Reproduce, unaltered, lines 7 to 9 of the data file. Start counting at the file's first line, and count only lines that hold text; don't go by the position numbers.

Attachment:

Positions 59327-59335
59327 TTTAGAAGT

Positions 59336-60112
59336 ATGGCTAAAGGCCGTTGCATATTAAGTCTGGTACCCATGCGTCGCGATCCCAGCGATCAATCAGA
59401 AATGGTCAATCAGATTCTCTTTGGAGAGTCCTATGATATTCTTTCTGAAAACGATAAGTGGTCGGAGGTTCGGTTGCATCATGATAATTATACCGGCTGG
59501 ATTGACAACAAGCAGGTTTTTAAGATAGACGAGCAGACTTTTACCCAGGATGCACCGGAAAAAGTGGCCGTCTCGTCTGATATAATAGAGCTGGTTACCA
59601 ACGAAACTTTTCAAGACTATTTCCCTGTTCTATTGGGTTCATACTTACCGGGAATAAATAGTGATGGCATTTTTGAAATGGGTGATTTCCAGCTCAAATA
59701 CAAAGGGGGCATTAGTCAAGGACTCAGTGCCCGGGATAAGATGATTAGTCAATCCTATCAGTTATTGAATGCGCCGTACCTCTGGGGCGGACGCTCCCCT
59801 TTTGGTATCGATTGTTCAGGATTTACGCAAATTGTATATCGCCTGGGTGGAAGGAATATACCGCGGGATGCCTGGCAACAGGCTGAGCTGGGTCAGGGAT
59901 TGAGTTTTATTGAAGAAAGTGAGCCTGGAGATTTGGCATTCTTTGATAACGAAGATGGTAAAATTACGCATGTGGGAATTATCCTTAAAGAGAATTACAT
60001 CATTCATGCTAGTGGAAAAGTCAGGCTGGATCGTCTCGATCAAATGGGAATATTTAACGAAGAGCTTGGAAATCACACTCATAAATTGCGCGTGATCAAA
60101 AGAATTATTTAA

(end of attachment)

59601 ACGAAACTTTTCAAGACTATTTCCCTGTTCTATTGGGTTCATACTTACCGGGAATAAATAGTGATGGCATTTTTGAAATGGGTGATTTCCAGCTCAAATA
59701 CAAAGGGGGCATTAGTCAAGGACTCAGTGCCCGGGATAAGATGATTAGTCAATCCTATCAGTTATTGAATGCGCCGTACCTCTGGGGCGGACGCTCCCCT
59801 TTTGGTATCGATTGTTCAGGATTTACGCAAATTGTATATCGCCTGGGTGGAAGGAATATACCGCGGGATGCCTGGCAACAGGCTGAGCTGGGTCAGGGAT